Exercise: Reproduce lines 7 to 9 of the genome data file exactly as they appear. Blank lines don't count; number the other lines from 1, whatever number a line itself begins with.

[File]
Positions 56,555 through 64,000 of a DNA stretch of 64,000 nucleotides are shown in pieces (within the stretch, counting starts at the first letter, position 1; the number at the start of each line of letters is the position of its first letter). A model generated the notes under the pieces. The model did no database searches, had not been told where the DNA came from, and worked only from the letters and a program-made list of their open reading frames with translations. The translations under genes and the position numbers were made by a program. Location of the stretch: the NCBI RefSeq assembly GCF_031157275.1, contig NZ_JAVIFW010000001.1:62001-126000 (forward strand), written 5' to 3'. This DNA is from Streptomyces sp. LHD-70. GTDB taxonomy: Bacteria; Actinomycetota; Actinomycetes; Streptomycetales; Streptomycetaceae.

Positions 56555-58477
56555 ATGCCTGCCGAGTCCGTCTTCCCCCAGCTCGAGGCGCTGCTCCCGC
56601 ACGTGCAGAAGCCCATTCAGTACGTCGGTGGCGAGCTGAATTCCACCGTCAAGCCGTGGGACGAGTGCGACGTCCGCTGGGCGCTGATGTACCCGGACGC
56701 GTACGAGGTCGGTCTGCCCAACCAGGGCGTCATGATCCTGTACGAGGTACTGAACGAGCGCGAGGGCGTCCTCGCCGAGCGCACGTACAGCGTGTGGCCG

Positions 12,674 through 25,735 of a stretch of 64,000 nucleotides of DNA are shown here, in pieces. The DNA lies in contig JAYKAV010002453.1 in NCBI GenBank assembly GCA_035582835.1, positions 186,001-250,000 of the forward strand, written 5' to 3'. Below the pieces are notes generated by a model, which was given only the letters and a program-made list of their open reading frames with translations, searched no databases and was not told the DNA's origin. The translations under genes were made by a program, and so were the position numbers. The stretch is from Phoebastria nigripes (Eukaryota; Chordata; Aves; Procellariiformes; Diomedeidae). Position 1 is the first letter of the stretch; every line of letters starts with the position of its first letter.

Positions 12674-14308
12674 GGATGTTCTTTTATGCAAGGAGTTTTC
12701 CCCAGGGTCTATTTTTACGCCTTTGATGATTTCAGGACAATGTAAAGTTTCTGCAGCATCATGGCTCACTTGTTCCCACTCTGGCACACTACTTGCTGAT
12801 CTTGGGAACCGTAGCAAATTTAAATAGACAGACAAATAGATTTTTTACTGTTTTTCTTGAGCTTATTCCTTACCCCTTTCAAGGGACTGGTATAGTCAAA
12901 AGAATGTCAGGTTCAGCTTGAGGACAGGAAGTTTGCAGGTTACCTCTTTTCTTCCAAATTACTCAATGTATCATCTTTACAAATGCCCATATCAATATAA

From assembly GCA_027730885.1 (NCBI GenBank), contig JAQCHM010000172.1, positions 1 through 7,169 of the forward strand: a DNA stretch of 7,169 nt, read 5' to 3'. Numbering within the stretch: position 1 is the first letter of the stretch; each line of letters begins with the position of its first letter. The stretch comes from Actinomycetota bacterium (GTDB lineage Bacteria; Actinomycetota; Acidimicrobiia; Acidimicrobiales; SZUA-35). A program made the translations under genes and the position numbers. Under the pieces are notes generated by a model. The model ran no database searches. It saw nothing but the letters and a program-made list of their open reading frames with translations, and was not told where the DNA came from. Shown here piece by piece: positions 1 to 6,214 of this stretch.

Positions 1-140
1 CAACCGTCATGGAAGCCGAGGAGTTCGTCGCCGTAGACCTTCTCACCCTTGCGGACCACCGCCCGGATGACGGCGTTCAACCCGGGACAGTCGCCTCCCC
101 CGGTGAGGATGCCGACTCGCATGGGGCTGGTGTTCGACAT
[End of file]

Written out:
Positions 12674-14308
12674 GGATGTTCTTTTATGCAAGGAGTTTTC
12701 CCCAGGGTCTATTTTTACGCCTTTGATGATTTCAGGACAATGTAAAGTTTCTGCAGCATCATGGCTCACTTGTTCCCACTCTGGCACACTACTTGCTGAT